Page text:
Most of the names in the tomb are common. The retort to this is that the assemblage of these names in a single tomb is not common. But how would we know that? Rahmani lists 227 inscribed ossuaries, many of which are from the same tomb, and so few family tombs have actually been discovered. The most reasonable scholarly estimates of the population of first century Jerusalem at no more than 100,000, most of whom were Jews (Samuel Rocca, Herod’s Judaea [Mohr Siebeck, 2008], p. 333). So let’s say 75,000 Jews in first century Jerusalem. Numerically, there would have been many more family tombs than have been discovered, so any estimate of the rarity of any collection of names is based on navigating without instruments. The point: Rarity in terms of the data we have is not the same as rarity in terms of the data that corresponded to a first century Jerusalem reality. Not having the latter gives no warrant to substituting the former and pretending it’s the latter. That’s a little thing I like to call “cheating.”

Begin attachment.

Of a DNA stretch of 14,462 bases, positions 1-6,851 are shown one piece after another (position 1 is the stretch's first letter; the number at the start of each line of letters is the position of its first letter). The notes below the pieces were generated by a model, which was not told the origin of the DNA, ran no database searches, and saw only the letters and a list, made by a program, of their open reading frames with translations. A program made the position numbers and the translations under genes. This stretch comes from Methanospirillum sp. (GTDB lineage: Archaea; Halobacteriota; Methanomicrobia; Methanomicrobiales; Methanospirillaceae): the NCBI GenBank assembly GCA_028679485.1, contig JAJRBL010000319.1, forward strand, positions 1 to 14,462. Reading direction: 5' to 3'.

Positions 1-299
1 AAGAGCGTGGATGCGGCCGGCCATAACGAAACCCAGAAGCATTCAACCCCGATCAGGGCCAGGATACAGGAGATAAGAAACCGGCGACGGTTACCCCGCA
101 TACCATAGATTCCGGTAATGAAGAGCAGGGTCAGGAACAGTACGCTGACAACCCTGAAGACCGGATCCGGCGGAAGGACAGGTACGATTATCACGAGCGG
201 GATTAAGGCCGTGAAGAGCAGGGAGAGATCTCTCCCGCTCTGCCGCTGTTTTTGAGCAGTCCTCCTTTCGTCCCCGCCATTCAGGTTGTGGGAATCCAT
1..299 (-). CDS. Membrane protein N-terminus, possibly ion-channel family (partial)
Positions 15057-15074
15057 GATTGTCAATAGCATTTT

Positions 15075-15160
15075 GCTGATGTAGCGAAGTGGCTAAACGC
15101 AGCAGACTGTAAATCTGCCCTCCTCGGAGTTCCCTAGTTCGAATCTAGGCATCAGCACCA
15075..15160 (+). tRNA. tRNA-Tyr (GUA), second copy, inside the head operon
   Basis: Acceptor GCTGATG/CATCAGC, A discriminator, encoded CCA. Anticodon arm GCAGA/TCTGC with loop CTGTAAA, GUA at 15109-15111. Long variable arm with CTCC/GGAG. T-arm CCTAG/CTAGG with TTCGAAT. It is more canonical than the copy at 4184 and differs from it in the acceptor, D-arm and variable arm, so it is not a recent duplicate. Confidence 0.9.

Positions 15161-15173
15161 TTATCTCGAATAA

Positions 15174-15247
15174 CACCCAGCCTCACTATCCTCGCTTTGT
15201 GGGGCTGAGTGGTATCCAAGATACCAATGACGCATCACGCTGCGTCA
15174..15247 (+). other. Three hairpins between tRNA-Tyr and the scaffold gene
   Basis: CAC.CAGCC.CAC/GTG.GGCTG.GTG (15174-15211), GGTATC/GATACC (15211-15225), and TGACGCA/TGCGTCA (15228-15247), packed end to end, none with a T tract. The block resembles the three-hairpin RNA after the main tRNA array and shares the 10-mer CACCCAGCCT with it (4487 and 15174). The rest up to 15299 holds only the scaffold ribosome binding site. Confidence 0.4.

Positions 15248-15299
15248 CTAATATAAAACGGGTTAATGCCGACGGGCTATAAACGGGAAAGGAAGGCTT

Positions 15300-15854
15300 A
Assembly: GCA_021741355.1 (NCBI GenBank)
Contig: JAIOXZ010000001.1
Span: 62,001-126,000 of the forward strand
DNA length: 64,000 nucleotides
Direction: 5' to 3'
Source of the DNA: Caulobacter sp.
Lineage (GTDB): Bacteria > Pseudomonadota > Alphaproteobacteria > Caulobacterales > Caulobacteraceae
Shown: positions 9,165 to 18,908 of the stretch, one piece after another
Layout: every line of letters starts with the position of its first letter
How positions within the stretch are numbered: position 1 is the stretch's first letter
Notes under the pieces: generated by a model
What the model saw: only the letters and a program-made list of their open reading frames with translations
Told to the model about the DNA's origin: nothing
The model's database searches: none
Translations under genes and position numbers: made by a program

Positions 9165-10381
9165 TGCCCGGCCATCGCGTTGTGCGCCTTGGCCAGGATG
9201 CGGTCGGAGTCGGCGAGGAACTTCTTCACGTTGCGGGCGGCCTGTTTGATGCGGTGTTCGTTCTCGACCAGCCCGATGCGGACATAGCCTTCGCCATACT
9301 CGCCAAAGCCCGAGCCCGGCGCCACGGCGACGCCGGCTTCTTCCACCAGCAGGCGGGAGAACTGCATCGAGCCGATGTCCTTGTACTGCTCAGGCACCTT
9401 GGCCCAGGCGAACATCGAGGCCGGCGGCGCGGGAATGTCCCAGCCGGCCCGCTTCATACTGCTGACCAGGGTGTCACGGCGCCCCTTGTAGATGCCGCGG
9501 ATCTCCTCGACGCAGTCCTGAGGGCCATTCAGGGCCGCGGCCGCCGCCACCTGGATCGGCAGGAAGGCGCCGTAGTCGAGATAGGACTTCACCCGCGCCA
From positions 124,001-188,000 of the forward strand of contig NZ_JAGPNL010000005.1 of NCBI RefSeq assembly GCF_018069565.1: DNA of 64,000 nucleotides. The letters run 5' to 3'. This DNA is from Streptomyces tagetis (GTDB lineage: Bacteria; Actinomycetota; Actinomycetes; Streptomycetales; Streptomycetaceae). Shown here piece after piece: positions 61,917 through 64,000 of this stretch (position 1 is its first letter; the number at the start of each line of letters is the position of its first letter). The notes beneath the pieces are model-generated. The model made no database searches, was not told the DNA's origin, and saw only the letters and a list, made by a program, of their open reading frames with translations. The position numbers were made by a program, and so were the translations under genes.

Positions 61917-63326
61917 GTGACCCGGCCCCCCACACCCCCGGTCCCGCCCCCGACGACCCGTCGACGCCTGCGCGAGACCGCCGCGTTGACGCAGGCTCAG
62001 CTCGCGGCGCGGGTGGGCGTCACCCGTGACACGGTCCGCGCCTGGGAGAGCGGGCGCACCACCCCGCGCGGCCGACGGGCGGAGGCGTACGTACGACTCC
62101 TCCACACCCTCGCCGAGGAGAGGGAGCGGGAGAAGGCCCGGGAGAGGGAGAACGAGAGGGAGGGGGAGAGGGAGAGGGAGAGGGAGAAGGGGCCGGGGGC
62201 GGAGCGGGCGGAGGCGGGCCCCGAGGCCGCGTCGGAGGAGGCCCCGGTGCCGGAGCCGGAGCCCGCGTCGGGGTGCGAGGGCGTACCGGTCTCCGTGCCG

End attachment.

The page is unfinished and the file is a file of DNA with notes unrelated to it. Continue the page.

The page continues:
The statistical likelihood of this being Jesus’ family tomb is also greatly influenced by the name Yoseh. If this name is just a variant of the more common Joseph, the probability that the tomb is truly that of Jesus of Nazareth is 2-3%. If, on the other hand, Yoseh is a rare name, then the probability is 47%. Mark Goodacre has pointed out for years now that Yoseh and Joseph are interchanged in the gospels for the same person: